Philip Harris, who lodges in the house, in an interview with a Press representative, said: - "I saw what was the matter when the woman came downstairs, and several of us rushed out of the house and pursued the man, who, we were told, had gone up Thrawl-street. We saw him running before us, but when we got to the corner of Brick-lane we lost sight of him. He was about 5ft. 6in. in height, and wore a thick, black moustache. I noticed that he had an overcoat with a cape on it, but I did not see anything in his hand."


The Press Association reporter had an interview with a woman who professed to have some knowledge of the circumstances. The informant states: - "The woman, who is now at the Police-station, is called Matilda. She lodges in various common lodging-houses in the locality, and as far as personal appearance is concerned, she is very good looking, and altogether seems to have been brought up in far better surroundings than she now occupies. "I believe (she said) she has known the man who attacked her for about twelve months. From what I hear, it is not true that the couple slept in Dorset-street last night. It was about seven o'clock in the morning when the woman met the man near to Spitalfields Church. He asked her what she was doing at such an early hour, and she said she had not been able to pay for a bed, as the charge was eightpence. He gave the woman sixpence, and they went to the house in Dorset-street together. They had not been long in the room when the woman shouted out, "He has cut my throat," and she followed the man downstairs."


Esther Hall says: - "I lodge at 19, George-street. I sleep in the basement of the house, and was awoke this morning by a man, who told me a murder had been committed. I ran upstairs, and saw a woman lying down. She was covered with blood. The deputy put a piece of rag round her throat, and I said, "Are you able to dress yourself?" She said she was not, so I dressed her. I then inquired, "Do you know the man?" She replied, "Yes. I was with him about twelve months ago, and he ill-used me then." She said she undressed when she went to bed this morning, but the man did not. She added that the man had a black moustache, and wore dark clothes and a hard felt hat, and that she thought he was a saddler."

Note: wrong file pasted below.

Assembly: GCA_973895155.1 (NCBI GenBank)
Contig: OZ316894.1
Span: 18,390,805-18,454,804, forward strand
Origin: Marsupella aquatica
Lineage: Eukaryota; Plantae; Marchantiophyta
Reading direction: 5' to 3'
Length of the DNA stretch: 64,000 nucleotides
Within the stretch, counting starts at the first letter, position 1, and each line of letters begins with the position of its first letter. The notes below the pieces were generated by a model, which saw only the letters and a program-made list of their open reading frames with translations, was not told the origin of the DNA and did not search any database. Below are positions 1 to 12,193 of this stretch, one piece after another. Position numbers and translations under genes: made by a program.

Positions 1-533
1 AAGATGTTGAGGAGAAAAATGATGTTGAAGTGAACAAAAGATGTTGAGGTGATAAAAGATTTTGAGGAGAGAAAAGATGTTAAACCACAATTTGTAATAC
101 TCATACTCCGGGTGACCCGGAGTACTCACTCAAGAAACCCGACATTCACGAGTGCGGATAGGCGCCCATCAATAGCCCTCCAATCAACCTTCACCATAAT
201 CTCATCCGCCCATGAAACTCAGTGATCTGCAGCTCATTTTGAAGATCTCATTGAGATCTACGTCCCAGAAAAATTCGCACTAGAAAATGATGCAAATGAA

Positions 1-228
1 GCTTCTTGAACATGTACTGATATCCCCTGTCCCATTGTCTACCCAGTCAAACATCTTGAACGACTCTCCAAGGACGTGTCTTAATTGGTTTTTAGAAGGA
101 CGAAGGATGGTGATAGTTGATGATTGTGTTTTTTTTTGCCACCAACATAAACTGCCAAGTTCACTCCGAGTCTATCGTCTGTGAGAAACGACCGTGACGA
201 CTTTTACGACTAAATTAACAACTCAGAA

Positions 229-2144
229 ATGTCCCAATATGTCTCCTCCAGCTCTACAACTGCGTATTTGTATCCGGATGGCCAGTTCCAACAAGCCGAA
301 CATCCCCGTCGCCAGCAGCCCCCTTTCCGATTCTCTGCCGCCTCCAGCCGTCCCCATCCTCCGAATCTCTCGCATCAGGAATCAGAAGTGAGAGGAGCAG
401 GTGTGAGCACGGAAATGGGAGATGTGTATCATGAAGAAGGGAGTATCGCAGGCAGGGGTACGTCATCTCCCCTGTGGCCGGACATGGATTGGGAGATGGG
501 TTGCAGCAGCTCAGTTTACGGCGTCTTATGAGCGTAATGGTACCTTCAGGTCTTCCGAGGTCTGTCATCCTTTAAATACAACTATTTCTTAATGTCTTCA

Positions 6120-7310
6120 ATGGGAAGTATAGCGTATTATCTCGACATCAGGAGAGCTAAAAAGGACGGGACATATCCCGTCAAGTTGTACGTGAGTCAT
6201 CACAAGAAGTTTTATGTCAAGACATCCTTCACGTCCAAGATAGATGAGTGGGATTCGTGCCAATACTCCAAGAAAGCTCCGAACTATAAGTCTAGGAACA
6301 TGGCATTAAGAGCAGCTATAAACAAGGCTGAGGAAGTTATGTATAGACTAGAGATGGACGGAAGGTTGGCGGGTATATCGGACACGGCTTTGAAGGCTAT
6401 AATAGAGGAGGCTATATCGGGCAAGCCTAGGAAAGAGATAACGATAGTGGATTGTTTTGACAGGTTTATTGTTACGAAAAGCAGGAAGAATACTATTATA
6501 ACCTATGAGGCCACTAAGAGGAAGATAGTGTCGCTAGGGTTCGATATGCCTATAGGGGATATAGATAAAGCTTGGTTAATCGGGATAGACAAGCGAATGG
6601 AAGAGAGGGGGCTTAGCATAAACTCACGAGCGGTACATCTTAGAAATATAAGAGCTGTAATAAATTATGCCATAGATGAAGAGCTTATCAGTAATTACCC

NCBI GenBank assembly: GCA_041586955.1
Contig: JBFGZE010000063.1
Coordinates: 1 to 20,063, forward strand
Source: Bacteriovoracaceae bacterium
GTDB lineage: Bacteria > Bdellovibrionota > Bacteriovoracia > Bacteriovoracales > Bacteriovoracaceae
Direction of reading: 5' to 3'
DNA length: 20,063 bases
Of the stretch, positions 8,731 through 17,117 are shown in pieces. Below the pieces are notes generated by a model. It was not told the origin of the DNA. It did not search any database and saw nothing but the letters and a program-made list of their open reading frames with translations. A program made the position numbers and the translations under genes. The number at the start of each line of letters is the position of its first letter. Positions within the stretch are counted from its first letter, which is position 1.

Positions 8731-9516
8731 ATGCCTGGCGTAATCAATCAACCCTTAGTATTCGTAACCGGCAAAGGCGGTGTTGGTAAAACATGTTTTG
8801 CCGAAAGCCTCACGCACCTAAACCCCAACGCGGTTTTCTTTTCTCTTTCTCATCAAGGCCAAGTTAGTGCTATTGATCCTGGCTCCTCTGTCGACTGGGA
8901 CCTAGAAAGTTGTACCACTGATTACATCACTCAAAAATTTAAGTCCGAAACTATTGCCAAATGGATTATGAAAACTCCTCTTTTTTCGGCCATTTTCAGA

The scene of the attempted murder is within three minutes' walk of Dorset-street, where the last murder occurred, and it is a singular fact that the victim of the George-yard murder lived at No. 19, George-street, while the victim of the Osborne-street murder lived next door at No. 18.


The Superintendent of the Commercial-street Police-station has informed a reporter this afternoon, that the woman's wound is quite superficial. She is still in the station, and there is no danger whatever that her injury will result seriously. Her name has, as we stated above, been ascertained to be Annie Farmer, and it is asserted that she has been living with her husband at No. 1, Fetherington-street, City-road.


Despite the prevalent rumour in the district that Annie Farmer's assailant is the man responsible for the many terrible atrocities committed in Whitechapel, the police now have their doubts upon the subject. They declare that he is more likely to be an "amateur" at the hideous work. Had he been "Jack the Ripper" they think the poor woman would nto have escaped. At five o'clock this morning she was seen in a public-house near Great Pearl-street in the company of her would-be murderer. The police authorities, under Inspector Abberline and Inspector Reid, together with officers sent from Scotland-yard, are using their utmost endeavours to effect a capture.


Several persons have already been arrested, but the woman soon obtained their discharge.


The following telegraphic communication has been circulated amongst the police this morning" - "Wanted, for attempted murder, on 21st inst., a man, aged 36 years, being 5ft. 6in., complexion dark, no whiskers, dark moustache; dress, black jacket, vest, and trousers, round black felt hat; respectable appearance; can be identified."

Source: The Echo, Wednesday November 21, 1888, Page 3

Karen Trenouth
Author of: "Epiphany of the Whitechapel Murders"
Author of: "Jack the Ripper: The Satanic Team"